Your customer is NOT always right

Here is another BizTip for entrepreneurs who want to learn from what their customers have to say, but who have some customers who keep demanding more attention than the value of doing business with them:  “Your customer is NOT always right”.

Christoff Oosthuysen is the resident business coach on Randall Abrahams’ weekly radio show, Point of View. Here is another of the weekly BizTips…

I read the other day that the founder of Selfridge’s in London coined the phrase “The customer is always right” in the early 1900s mainly to convince customers that they will get good service. And till today managers and entrepreneurs alike are repeating this phrase as a way of motivating their teams to give customers good service.

However, treating all customers as if they are always right might be disastrous for your business! Why do I say this? Well let’s look at just two important reasons.


First define yourself, then define your customers

Firstly, if you blindly follow your customers, you will stop developing new ways of doing things which your customers do not know are possible yet. You’ll miss many opportunities opening up for your business.

It is Henry Ford who famously said: “If I asked people what they wanted, they would have said a faster horse”. If he’s approach was that the customer is always right, he would have managed breeding stables, and some-one else would have revolutionised the transport industry by mass manufacturing cars.

The same applies to your business. You need to step out of your business every now-and-then and ask yourself: “What opportunities are there which others are not seeing? What can I add or change or improve that will make what I do in my business unique?”

Yes, it is important what customers want, but what is more important is what you can offer in a way that no-one else can. You must start by defining yourself and what you can do or offer in ways no-one else can. Only when you defined yourself, you move on to defining your market. You determine your niche – no, your micro-niche – by focussing on what you can offer better than any-one else; then you define your audience based on who’ll be attracted to what you offer.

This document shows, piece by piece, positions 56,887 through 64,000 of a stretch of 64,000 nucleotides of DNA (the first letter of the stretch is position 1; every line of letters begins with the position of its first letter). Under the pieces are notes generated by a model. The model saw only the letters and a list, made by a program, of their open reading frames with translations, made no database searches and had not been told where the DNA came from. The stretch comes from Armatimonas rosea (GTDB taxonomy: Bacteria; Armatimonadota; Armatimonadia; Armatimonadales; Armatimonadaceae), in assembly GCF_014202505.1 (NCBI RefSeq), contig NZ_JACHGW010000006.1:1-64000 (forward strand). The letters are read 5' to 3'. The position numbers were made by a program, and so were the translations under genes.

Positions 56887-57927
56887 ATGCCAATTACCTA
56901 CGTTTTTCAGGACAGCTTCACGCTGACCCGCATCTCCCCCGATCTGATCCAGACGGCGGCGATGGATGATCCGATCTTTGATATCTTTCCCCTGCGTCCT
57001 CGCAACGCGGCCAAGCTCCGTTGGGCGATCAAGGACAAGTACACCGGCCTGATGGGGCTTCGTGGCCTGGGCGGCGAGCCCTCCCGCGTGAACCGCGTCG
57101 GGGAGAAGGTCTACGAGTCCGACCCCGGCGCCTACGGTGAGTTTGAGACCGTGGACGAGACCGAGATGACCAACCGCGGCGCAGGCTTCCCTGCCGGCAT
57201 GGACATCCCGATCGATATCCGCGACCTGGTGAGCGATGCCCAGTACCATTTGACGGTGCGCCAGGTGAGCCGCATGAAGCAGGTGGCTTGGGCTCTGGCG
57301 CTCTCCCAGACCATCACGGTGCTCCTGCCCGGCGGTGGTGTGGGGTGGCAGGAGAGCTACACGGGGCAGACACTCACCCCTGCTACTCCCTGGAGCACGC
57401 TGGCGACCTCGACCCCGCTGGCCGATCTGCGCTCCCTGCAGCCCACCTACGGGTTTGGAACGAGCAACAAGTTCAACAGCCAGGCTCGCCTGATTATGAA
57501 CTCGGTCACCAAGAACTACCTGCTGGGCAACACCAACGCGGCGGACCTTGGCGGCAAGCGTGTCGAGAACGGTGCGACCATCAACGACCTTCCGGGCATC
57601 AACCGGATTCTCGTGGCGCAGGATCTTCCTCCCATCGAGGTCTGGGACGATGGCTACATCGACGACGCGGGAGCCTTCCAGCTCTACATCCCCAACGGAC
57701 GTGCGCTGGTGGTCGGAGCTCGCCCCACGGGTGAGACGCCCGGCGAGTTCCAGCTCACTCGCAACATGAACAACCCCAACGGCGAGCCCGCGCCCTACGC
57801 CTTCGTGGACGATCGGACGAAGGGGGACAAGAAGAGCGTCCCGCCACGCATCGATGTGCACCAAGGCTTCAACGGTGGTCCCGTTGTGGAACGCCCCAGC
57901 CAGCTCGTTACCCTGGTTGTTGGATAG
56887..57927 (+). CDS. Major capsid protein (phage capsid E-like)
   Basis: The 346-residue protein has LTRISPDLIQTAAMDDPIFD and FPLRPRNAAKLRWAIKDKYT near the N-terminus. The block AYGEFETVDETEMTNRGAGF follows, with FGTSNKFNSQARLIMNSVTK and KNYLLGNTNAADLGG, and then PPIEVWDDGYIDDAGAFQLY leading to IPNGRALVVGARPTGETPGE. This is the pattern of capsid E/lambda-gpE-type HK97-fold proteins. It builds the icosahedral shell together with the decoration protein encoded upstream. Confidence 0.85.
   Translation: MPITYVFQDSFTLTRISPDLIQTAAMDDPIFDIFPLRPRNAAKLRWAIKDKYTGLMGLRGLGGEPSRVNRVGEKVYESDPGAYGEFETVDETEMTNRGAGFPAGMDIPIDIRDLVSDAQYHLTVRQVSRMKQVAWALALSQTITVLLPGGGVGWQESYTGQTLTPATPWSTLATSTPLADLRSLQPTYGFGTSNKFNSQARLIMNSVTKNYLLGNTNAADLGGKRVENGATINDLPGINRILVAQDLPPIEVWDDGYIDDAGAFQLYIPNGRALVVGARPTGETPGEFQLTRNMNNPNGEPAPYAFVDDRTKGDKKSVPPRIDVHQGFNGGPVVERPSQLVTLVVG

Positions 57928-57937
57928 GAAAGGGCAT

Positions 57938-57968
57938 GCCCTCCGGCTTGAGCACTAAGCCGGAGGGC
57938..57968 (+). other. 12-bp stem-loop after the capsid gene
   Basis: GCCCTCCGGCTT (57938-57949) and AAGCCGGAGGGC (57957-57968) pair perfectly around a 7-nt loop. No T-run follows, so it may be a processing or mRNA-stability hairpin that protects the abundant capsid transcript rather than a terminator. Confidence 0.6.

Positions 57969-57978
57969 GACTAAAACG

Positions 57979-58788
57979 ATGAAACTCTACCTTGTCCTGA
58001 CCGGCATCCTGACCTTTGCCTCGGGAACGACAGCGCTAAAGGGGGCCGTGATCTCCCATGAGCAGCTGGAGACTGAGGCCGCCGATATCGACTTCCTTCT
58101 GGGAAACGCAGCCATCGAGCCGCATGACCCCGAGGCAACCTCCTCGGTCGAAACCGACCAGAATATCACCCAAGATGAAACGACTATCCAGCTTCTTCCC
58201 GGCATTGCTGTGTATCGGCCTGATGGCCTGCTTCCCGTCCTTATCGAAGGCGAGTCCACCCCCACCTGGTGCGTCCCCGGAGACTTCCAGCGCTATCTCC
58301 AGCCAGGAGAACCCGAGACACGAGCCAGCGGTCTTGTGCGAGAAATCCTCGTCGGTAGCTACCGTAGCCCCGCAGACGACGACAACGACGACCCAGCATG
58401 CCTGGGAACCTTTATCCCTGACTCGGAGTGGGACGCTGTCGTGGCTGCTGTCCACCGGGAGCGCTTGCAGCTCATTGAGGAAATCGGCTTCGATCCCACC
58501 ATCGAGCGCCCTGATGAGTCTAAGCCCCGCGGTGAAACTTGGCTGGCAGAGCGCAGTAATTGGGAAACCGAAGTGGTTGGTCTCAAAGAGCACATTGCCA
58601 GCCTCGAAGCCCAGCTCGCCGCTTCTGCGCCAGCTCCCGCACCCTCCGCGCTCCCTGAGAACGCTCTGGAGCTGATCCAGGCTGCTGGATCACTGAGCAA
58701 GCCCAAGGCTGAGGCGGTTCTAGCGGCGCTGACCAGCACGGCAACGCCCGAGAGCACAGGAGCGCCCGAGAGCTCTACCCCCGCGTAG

R
ather focus on the customers you’re meant to serve

The second reason for not accepting that your customers are always right is that it prevents you from focussing on those customers you’re meant to serve. There are some people who are not your ideal customers and you should not be listening to them.

These are the customers who demand more attention than the value they bring to your business. Their contribution to your success is miniscule, but they demand the attention of the most important customer. They distract you from focussing on your ideal customers and building lasting relationships with the people you’re meant to serve.

You would be well served by finding ways to fire such customers from your business.


Listen to the customers you’re meant to serve

That then brings me to the refined argument, which is that you SHOULD in fact be listening to the customers you’re MEANT TO SERVE.

As long as you know that SOME of your existing customers are NOT always right, you can learn a great deal from them by using cost-effective ways of listening to them. Think for instance of doing the following in your business:

  • Train your staff to listen and record what they hear.
  • Use comment cards or in-store vote-pads.
  • Run a competition with an important question included.
  • Ask customers randomly and record what they say.
  • Analyse trends from your sales records.

Use this information to improve your business, but get rid of the idea that every customer is King!

Remember, the success of your business depends on YOU.  Listen to the customers you’re meant to serve, but note, every customer is NOT always right.

If this tip helps you, get another free BizTip today.
Go to www.freebiztip.com

 

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